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Visions of Vibrancy: Paris

The vibrancy of cities comes in all shapes and sizes. Many believe that what works in internationally known comsopolitan settings may not be applicable for cities that have struggled with embracing walkability, such as Jacksonville. If we look hard enough, we may realize that this type of view should be challenged. Despite the diversity around the globe, all lively cities, downtowns and urban cores have something in common: being pedestrian friendly.

Published February 14, 2014 in Learning From      16 Comments    Open printer friendly version of this article Print Article




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16 Comments

tufsu1

February 14, 2014, 08:31:18 AM
At one of the World Class Jax meeting someone asked what a world class downtown would be....the answer given was if downtown Jax in 2025 could be what Uptown Charlotte is today, we would be world class

stephendare

February 14, 2014, 08:53:36 AM
At one of the World Class Jax meeting someone asked what a world class downtown would be....the answer given was if downtown Jax in 2025 could be what Uptown Charlotte is today, we would be world class

seriously?

thats pretty sad.  But do you think the mindset required to think such nonsense is helped along by constant equivocations and 'why not settle for something realistic' arguments throughout our alleged visionary and creative class?

thelakelander

February 14, 2014, 09:00:47 AM
If you're relying on public funds then you should probably concentrate on realistic things.  If you're willing to risk lighting your own money on fire, shooting for "visionary" that may not make logical sense from an investment standpoint, then go for it.

stephendare

February 14, 2014, 09:01:37 AM
If you're relying on public funds then you should probably concentrate on realistic things.  If you're willing to risk lighting your own money on fire, shooting for "visionary" that may not make logical sense from an investment standpoint, then go for it.

meh. Must not know much about the history of Paris, Lake.

The remark wasnt aimed at a recent discussion about architecture. although certainly thats part of it.  But claims like our downtown is full of great dining options and listing a supermarket before it was even renovated as one of them, or claims that we cant pay our actors and theatrical performers despite hundred thousand dollar budgets for a production, or that our buildings cant be used for academies because the director of the Florida Theatre might want to hold guitar lessons and patron parties in some of the rooms.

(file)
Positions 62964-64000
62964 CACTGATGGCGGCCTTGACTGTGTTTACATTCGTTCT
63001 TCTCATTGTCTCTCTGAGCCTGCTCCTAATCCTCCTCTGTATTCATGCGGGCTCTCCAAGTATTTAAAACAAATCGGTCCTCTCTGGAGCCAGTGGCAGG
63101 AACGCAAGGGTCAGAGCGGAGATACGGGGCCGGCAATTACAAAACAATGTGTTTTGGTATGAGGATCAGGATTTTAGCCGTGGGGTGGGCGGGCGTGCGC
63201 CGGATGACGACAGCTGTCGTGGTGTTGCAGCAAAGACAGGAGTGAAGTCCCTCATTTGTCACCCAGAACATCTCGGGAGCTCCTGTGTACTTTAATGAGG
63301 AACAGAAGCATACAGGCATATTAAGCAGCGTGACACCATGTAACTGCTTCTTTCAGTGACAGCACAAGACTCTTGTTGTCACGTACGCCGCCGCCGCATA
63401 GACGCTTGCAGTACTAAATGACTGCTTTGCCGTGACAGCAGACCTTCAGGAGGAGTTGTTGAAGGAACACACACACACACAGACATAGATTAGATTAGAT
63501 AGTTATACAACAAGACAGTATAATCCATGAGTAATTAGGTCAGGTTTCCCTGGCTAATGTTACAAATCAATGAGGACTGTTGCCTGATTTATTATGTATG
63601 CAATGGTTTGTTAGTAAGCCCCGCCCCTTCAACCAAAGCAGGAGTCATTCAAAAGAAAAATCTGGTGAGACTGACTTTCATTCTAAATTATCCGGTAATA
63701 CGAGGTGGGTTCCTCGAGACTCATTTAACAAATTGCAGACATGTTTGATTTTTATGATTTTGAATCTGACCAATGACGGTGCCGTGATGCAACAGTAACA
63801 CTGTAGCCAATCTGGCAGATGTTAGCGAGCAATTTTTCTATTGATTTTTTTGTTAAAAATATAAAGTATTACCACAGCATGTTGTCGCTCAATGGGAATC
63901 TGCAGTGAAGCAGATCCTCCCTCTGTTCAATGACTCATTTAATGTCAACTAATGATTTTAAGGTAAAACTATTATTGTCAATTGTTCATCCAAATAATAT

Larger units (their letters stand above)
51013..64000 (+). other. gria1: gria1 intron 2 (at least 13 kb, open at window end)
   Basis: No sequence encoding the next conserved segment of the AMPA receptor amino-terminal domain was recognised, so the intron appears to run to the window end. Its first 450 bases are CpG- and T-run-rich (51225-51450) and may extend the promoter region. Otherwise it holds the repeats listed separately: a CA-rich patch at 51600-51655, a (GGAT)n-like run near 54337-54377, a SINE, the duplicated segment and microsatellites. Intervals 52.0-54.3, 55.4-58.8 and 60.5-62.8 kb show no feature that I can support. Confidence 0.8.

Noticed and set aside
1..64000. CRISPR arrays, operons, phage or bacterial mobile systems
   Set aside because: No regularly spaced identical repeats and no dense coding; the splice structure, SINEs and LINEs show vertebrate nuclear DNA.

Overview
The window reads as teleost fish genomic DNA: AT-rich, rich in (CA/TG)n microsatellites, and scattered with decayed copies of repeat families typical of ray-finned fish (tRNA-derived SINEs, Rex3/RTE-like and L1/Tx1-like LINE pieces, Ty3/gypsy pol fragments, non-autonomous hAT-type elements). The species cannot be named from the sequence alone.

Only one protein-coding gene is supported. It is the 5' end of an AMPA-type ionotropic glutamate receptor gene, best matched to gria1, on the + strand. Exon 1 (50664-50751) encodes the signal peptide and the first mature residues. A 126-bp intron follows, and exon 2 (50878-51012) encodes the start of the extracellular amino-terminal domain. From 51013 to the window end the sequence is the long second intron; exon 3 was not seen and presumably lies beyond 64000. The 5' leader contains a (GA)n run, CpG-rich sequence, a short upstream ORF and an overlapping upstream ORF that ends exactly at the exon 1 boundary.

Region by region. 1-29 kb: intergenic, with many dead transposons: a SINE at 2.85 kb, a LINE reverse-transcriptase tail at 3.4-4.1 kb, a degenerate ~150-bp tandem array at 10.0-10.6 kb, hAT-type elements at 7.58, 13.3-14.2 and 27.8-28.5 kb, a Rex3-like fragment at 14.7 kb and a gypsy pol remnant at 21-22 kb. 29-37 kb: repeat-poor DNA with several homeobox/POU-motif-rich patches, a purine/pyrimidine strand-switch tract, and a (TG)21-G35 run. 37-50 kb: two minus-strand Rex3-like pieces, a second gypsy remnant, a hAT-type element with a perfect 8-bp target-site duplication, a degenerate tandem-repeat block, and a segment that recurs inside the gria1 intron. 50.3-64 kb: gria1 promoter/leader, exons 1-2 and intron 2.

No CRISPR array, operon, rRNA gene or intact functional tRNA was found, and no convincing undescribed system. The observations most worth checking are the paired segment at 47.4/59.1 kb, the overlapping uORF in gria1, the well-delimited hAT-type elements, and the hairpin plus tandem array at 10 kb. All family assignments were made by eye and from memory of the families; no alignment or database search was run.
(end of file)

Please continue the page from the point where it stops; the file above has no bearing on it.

Its in all directions sometimes, and it blunts the possibilities that we have as a city if our creative classes are the first to discourage something wonderful from happening, or substituting crap for the real thing.

ben says

February 14, 2014, 09:08:50 AM
Who got to go for these pics?

Will be there in a few weeks (along with Amsterdam).

thelakelander

February 14, 2014, 09:19:30 AM
^Lunican went. Take some pics of Amsterdam to share with the rest of us.

thelakelander

February 14, 2014, 09:25:23 AM
If you're relying on public funds then you should probably concentrate on realistic things.  If you're willing to risk lighting your own money on fire, shooting for "visionary" that may not make logical sense from an investment standpoint, then go for it.
But claims like our downtown is full of great dining options and listing a supermarket before it was even renovated as one of them, or claims that we cant pay our actors and theatrical performers despite hundred thousand dollar budgets for a production, or that our buildings cant be used for academies because the director of the Florida Theatre might want to hold guitar lessons and patron parties in some of the rooms.

Its in all directions sometimes, and it blunts the possibilities that we have as a city if our creative classes are the first to discourage something wonderful from happening, or substituting crap for the real thing.

I'm not sure I'd equate any of the claims with being "realistic" when it comes to improving the city or actual investment that produces great ROI. A lot of that is nothing more than barriers and regulations that need to be removed/modified to allow better facilitation of free market rate growth.

finehoe

February 14, 2014, 11:23:50 AM
Not too shabby for a socialist hellhole.

ben says

February 14, 2014, 11:43:44 AM
Not too shabby for a socialist hellhole.

 ;D ;D

stephendare

February 14, 2014, 12:52:30 PM
Not too shabby for a socialist hellhole.

exactly.  With centuries of tradition in public investment in projects like the museums, the infrastructure, the beauty of the architecture and bridges.

I lived there for a while, it is literally my favorite city on the earth.

ben says

February 14, 2014, 01:47:04 PM
Stephen: what part of town did you live?

stephendare

February 14, 2014, 01:54:14 PM
near metro 10.  Rue Mouffetard most of the time.

Keith-N-Jax

February 14, 2014, 04:25:27 PM
Nice photo thread. I truly enjoyed my trip there when I went.

BoldBoyOfTheSouth

February 14, 2014, 07:24:51 PM
Paris is beautifully grand but is delightfully human scaled.

BoldBoyOfTheSouth

February 14, 2014, 07:26:28 PM
Jacksonville can learn from Paris by becoming a city of true neighborhoods where everything that you need for your daily life is all within a twenty block radius of home.

Keith-N-Jax

February 14, 2014, 07:38:59 PM
Jacksonville can learn from Paris by becoming a city of true neighborhoods where everything that you need for your daily life is all within a twenty block radius of home.


You know most of the European cities are like this. Its really nice. Not just Jax can learn, most of USA.
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